Mead - A Few Basics For New Consumers

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Mead - A Few Basics For New Consumers

Post by Steve on Sat Sep 03, 2016 10:28 pm

Mead - A Few Basics For New Consumers

Mead, which is also referred to and known as honey wine, is just that. It is produced using honey and a natural fermentation process for the taste to develop as it ages. Mead has been around for centuries. In fact, it is known under its own category or "breed" of liquor. It is not categorized as wine product. Instead, the honey wine, like a cider, is one which falls into its own category, due to the fermentation process it takes, which is unique from other liquor fermentation. Created by fermenting honey, it differs from traditional wine which is fermented using fruit.

How old is mead? -
It is quite possible that mead, or honey wine, is the oldest known alcoholic beverage on earth. Yes, it has been around that long. Back in 7000 BC, it is suggested that Chinese pottery vessels were used to ferment honey, and the individuals were more than pleased to find out the end product of the fermentation process. Rainwater which fermented in hives, might also have been a source for the fermentation process to occur during its early stages of production.

It can do more than provide a buzz (or hangover for some) -
Mead is known to, or is linked to, medical treatment which dates back several years, and was begun in European countries like England. By blending the honey wine with spices and other herbs, or with different fruit varieties, it has been linked to helping aid in the digestive process. So those suffering from an upset stomach often drank this golden elixir as it has become known over time. It has also been linked to being used to treat depression, and alleviate different types of pain or discomfort (typically stomach related, GI issues). Regardless of whether being used to get a buzz, or simply to help alleviate butterflies in the stomach, mead is a simple solution for both.

Types of mead -
The honey wine will greatly vary in flavor. Why exactly? Of course the fermentation process it takes on, but also because of the many different varieties of honey which are used to create the mead. Honey used will greatly dictate the flavor which the honey wine is going to take on. Mild, orange blossom honey are typically used in the production of mead for sweeter varieties. For bolder flavors, the use of blackberry or buckwheat honey is used, to create a richer, spiced mead blend during the fermentation process.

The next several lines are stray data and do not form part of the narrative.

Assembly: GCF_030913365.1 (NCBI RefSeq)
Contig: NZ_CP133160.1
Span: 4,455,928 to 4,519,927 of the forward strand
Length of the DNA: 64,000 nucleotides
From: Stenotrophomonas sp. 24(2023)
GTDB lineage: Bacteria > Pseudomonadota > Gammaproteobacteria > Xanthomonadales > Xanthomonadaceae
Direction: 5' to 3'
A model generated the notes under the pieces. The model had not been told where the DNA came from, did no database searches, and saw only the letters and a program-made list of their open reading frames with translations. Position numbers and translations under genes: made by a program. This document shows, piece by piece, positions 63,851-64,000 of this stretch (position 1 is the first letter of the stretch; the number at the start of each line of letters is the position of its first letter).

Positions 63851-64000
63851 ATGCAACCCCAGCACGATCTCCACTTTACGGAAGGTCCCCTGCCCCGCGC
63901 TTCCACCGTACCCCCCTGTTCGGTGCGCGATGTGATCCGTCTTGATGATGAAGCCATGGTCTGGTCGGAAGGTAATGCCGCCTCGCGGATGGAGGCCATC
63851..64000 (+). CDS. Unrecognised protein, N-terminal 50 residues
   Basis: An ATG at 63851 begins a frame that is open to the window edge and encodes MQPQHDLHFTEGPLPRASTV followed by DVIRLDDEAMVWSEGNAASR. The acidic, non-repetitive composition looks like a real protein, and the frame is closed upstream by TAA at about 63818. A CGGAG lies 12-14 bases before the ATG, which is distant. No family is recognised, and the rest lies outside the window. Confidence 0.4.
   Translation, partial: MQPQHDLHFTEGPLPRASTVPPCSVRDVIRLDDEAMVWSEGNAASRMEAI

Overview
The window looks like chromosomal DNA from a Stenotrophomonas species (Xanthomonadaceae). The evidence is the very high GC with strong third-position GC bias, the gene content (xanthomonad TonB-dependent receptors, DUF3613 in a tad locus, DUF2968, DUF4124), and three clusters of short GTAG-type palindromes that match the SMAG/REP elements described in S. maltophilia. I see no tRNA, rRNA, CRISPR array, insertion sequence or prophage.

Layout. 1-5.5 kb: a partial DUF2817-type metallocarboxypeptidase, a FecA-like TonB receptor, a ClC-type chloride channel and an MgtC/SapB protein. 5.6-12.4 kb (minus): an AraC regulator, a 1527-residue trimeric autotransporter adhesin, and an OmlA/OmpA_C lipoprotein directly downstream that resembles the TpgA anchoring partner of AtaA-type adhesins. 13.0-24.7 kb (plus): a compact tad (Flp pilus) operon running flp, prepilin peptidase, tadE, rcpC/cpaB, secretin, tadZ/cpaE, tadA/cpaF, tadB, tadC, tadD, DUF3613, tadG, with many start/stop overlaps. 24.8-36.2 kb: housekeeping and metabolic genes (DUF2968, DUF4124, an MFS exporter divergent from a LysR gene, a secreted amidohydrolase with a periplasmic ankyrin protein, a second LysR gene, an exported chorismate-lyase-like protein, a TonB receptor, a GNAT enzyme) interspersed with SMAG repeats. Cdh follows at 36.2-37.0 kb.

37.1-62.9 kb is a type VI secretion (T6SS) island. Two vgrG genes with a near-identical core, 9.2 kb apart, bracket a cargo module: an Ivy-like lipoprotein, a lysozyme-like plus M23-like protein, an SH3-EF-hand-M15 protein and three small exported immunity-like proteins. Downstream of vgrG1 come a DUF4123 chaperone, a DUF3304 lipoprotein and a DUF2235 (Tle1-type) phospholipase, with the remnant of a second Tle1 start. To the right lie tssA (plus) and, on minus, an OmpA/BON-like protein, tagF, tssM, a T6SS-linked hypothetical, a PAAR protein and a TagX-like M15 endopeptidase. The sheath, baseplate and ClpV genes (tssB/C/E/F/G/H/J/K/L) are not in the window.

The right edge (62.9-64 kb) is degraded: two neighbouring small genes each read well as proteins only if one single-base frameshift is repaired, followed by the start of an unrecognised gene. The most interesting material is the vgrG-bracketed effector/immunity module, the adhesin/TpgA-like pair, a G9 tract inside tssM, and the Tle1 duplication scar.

No two bottles of honey wine are alike. And, due to the fact that about 2 gallons are required for one bottle, and bees do not produce in nearly such high quantities, every bottle of the sweet, golden elixir, is extremely rare and precious (even today where mass production and factories can produce in far greater quantities than was the case when it was initially introduced as a wine beverage).

Regardless of the desired taste, mead is one of the oldest, and one of the most refined blends, for those who are looking for the best of both worlds when it comes to drinking wine, or a special drink to toast a particular occasion.

http://www.hiveandhoneyapiary.com

Article Source: http://EzineArticles.com/9513145

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Re: Mead - A Few Basics For New Consumers

Post by Shole on Thu Sep 08, 2016 5:57 am

I never tried Mead so far, but I will probably one day, if it tastes anything like cinder I will love it! Since I love cinder <3
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Re: Mead - A Few Basics For New Consumers

Post by Rashavi on Thu Sep 08, 2016 4:30 pm

@Shole wrote:I never tried Mead so far, but I will probably one day, if it tastes anything like cinder I will love it!  Since I love cinder <3

I haven't tried it yet either. I always see it featured in movies and tv shows set during the medieval years. They all seemed to enjoy it quite a bit lol
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Re: Mead - A Few Basics For New Consumers

Post by BlackCat on Sat Sep 10, 2016 8:33 am

So how much would a bottle cost? I mean the cheapest one as I just wanna taste it and see how it is Very Happy
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Re: Mead - A Few Basics For New Consumers

Post by Steve on Sat Sep 10, 2016 5:35 pm

@BlackCat wrote:So how much would a bottle cost? I mean the cheapest one as I just wanna taste it and see how it is Very Happy

I was also curious about this. So I did a little bit of research. It's actually pretty cheap per bottle. Like $15 USD. There are also a ton of guides online teaching you how to make it yourself.

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